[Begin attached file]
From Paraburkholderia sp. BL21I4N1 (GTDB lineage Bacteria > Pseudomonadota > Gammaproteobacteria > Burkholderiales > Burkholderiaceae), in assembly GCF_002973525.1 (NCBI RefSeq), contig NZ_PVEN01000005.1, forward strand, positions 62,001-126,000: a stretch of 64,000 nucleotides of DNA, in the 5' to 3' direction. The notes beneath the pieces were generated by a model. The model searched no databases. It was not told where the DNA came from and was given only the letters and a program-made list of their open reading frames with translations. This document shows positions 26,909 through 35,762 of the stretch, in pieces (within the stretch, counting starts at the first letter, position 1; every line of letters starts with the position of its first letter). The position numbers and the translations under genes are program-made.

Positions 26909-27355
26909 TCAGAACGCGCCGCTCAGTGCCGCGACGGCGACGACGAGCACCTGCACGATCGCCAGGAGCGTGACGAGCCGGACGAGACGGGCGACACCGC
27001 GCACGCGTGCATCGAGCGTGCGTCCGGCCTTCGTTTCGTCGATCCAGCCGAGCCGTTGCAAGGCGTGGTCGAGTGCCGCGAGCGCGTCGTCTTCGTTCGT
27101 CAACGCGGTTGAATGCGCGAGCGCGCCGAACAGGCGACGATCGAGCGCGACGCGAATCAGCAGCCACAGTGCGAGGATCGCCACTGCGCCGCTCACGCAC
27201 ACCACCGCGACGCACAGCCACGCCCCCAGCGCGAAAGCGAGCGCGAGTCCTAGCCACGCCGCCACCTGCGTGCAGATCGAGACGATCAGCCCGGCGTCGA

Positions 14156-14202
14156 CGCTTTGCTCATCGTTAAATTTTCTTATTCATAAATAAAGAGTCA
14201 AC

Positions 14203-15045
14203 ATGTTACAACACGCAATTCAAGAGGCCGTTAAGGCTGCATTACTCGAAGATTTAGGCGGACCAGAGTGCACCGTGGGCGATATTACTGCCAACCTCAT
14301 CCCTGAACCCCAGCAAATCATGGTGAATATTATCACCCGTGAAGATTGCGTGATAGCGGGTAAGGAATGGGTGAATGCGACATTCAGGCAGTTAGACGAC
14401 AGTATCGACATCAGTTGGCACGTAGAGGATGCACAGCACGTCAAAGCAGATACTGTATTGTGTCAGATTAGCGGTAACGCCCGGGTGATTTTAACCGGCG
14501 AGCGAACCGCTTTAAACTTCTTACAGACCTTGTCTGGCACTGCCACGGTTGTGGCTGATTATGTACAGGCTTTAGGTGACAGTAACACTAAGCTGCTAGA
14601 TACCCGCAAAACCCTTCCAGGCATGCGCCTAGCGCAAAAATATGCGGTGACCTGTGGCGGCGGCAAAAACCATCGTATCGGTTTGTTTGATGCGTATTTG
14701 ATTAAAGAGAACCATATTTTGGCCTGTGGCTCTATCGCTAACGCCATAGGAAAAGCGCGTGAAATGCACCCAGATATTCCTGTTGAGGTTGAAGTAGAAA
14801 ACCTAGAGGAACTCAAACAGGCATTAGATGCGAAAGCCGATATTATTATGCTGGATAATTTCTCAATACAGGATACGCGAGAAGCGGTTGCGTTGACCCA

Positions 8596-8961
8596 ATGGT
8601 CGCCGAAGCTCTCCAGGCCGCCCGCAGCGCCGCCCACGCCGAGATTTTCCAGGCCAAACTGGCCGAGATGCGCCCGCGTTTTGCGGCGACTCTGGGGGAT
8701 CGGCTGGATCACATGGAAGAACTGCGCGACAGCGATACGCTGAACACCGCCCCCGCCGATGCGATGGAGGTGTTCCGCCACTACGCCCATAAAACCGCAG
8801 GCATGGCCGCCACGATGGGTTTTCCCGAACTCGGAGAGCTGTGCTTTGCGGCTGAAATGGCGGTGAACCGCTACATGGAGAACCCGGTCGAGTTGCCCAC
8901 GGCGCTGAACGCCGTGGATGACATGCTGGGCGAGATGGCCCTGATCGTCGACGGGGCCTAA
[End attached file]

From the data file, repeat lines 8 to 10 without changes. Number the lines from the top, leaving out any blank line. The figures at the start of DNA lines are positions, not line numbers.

14156 CGCTTTGCTCATCGTTAAATTTTCTTATTCATAAATAAAGAGTCA
14201 AC

Positions 14203-15045